The prophetic madman who cried ‘God is dead’

By: Jose Sánchez-Perry

Frederick Nietzsche

In seminary — at my very open-minded seminary — I never get tired of hearing about the many historical atrocities that Christianity has caused throughout the centuries. This is not a test of our faith, presumably; but an attempt to be consciously aware of our religious faults and bigotries. With similar intents, it seems, the prophets of the Hebrew Bible declared the erroneous choices of the kings and the people, exhorting they should return to YWHW. Thus, many of the orations from the prophets began by saying, “Hear this word that the LORD has spoken against you, O people of Israel, against the whole family that I brought up out of the land of Egypt (Amos 3:1).” Or again, “Now the LORD is about to lay waste the earth and make it desolate” (Isaiah 24:1). And finally, “Thus says the LORD of hosts, the God of Israel, Amend your ways and your doings, and let me dwell with you in this place” (Jeremiah 7:3).

This is hardly an Old Testament notion. Some portions of the New Testament are similar in nature. When John the Baptist saw the Pharisees and Sadducees coming for baptism, knowing they were oppressors, he said to them, “You brood of vipers! Who warned you to flee from the wrath to come” (Matthew 3:7)? And again, while standing on the plain, Jesus declared, “Woe to you who is rich; woe to you who is not hungry, and to the one who is happy” (Luke 6:24-26). I wonder how many of us would like to say this in our high-middle class churches. When Paul was informed that his congregation had withdrawn from the truth of the gospel, he wrote to them, “You foolish Galatians” (Galatians 3:1).

In its appropriate context, the prophets declared a return to the ways of God. So when Isaiah affirmed that the LORD had made the earth a wasteland, he attempted to point out the people’s social space and situation while they were in exile. This could also be deduced about the dialogues that Jesus and the Apostles had, since both they and the Pharisees and the Sadducees were all Jews. The relationship between prophets and the people has always been erratic. And here I wish to point out an example from the 19th century, a madman named Friedrich Nietzsche.

In some strange way, almost like Jesus did in the Gospels, Nietzsche makes his point by telling a parable:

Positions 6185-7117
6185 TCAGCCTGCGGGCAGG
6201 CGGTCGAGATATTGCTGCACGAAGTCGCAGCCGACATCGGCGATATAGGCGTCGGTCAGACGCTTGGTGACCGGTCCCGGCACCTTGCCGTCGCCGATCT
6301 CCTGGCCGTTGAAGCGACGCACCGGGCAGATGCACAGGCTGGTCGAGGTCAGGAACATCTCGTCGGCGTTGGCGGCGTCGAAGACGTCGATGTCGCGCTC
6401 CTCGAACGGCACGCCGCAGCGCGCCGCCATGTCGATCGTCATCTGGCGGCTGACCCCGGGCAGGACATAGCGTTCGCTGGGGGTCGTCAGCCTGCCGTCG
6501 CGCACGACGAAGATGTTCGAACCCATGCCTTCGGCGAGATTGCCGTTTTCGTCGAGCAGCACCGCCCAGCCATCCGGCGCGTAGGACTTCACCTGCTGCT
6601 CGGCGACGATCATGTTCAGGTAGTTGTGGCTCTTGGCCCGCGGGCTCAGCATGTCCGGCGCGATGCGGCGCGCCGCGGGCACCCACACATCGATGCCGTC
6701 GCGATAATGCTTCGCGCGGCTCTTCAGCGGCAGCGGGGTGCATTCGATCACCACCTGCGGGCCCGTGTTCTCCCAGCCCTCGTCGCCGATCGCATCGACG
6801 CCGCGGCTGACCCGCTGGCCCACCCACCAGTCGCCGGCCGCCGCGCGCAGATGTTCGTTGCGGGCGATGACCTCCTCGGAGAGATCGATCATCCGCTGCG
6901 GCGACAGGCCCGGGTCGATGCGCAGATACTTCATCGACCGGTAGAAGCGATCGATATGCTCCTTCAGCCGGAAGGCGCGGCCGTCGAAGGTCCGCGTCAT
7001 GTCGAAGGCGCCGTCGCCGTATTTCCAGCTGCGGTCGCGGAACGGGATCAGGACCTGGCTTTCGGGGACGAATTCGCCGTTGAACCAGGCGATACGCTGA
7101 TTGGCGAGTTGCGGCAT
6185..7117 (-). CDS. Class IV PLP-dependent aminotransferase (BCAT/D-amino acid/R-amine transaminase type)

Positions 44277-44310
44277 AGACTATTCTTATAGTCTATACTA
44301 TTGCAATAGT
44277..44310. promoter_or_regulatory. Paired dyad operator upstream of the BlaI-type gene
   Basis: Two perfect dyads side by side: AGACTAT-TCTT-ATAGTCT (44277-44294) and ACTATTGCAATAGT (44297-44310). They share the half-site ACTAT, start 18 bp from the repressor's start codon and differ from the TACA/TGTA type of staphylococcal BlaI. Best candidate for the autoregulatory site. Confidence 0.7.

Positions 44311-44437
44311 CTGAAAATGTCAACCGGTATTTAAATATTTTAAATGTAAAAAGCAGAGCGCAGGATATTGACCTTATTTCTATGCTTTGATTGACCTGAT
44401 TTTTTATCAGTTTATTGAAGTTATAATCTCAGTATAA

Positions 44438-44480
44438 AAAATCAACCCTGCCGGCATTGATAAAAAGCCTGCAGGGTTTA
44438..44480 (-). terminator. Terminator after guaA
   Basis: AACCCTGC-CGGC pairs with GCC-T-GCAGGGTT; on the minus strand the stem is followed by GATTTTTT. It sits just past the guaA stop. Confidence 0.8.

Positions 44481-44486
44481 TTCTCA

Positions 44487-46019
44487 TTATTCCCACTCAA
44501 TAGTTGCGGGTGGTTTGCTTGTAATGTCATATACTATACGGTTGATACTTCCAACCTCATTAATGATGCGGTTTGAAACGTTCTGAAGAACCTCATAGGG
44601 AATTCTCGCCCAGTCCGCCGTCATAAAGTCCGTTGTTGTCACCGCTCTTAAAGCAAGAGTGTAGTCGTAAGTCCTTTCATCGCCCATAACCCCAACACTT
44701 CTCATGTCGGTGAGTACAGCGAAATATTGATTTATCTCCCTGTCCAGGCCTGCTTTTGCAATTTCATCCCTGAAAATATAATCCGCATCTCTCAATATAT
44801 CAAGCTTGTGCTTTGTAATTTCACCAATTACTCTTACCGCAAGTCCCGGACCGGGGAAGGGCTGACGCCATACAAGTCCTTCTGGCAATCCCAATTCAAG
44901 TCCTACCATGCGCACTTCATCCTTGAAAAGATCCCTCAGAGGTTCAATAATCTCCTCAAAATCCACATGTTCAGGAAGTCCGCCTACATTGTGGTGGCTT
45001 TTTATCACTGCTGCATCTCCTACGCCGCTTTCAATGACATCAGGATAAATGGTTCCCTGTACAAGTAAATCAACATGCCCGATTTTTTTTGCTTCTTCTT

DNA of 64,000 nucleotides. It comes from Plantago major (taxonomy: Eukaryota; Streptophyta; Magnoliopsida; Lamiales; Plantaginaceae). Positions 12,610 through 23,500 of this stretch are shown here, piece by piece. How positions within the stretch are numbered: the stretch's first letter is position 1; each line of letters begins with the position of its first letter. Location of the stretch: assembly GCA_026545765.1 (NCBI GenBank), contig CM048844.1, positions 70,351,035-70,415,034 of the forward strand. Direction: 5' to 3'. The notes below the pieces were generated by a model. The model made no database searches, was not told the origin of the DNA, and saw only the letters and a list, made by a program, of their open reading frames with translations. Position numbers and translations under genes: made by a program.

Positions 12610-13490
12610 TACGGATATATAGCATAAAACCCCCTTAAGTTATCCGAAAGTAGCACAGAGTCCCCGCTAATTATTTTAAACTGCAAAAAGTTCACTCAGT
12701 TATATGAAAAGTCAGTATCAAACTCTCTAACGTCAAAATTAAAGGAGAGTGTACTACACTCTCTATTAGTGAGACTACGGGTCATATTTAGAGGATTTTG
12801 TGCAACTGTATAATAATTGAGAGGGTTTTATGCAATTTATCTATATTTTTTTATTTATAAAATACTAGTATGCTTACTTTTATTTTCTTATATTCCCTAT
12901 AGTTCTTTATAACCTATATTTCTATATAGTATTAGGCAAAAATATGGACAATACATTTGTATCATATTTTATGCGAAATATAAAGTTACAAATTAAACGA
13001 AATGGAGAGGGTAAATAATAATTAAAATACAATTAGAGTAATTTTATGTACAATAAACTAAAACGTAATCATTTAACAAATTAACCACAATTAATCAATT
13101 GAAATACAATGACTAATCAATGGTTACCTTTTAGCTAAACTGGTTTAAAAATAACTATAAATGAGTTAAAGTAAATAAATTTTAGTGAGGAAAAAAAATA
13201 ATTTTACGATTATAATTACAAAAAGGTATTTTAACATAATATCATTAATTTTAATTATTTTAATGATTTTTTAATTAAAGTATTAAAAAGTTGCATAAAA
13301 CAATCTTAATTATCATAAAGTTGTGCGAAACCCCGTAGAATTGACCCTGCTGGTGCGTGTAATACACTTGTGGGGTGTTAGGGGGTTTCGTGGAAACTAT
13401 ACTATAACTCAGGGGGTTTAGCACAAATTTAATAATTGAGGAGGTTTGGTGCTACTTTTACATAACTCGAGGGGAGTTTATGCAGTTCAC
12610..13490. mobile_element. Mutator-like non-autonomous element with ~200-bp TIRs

Have you not heard of that madman who lit a lantern in the bright morning hours, ran to the market place, and cried incessantly, I seek God! I seek God!

Those who were standing in the market place began to laugh at the madman. It seems to be the case that the madman’s inquiry was delivered to those who did not believe in God. “Has he got lost?” asked one of them. “Did he lose his way like a child?” asked another.

Or is he hiding? Is he afraid of us? Has he gone on a voyage? emigrated?—Thus they yelled and laughed.

Suddently, the madman jumped into their dwelling, pierced them with his eyes and cried, “God is dead!” “We have killed him; you and I.”

While the tone of the story remains dark and isolated, Nietzsche’s prophetic imagination rises from the madman’s investigation. “But how did we do this?” he asks. How could humans perform such a deed, “drink up the sea?”, “wipe away the horizon?”, and “unchain the earth from the sun?” Nietzsche was a product of modernity and the industrialization. In a nut shell, modernity—for Nietzsche—is what killed God. Modernity attempted to discover all things, and find an answer to all things; perhaps inquiries that were erroneously pursued. And at the climax of the death of anything divine, the madman has to ask:

Do we not feel the breath of empty space? Has it not become colder? Do we hear nothing as yet of the noise of the gravediggers who are burying God? Do we smell nothing as yet of the divine decomposition? Gods, too, decompose. God is dead. God remains dead. And we have killed him.

Those sound like the lyrics of a hardcore song—anyone?

As the madman continued, those in the market place became silent, and stared at him with astonishment. In a last attempt to persuade them, he threw his lamp to the ground and said, “I have come to early . . . this deed [the death of God] is still more distant from them than the most distant stars and yet they have done it themselves.” Nietzsche’s point was that the enterprise of modernity—and the religious categories that subsequently followed—had not yet realized their atrocity. Like the prophets of old, Nietzsche wanted a return to a time when that which was holy and mightiest had not yet “bled to death under our knives.”

Like some other prophets Nietzsche was a scandalous, promiscuous, and strange individual. But I suppose that if we read him in the appropriate context, he was pointing to what had not yet come, but was already initiated. The madman who cried, “God is dead!” attempted to exhort a people who were lost. He brought the light to them, but the people laughed in return.

Here is a link to the parable:


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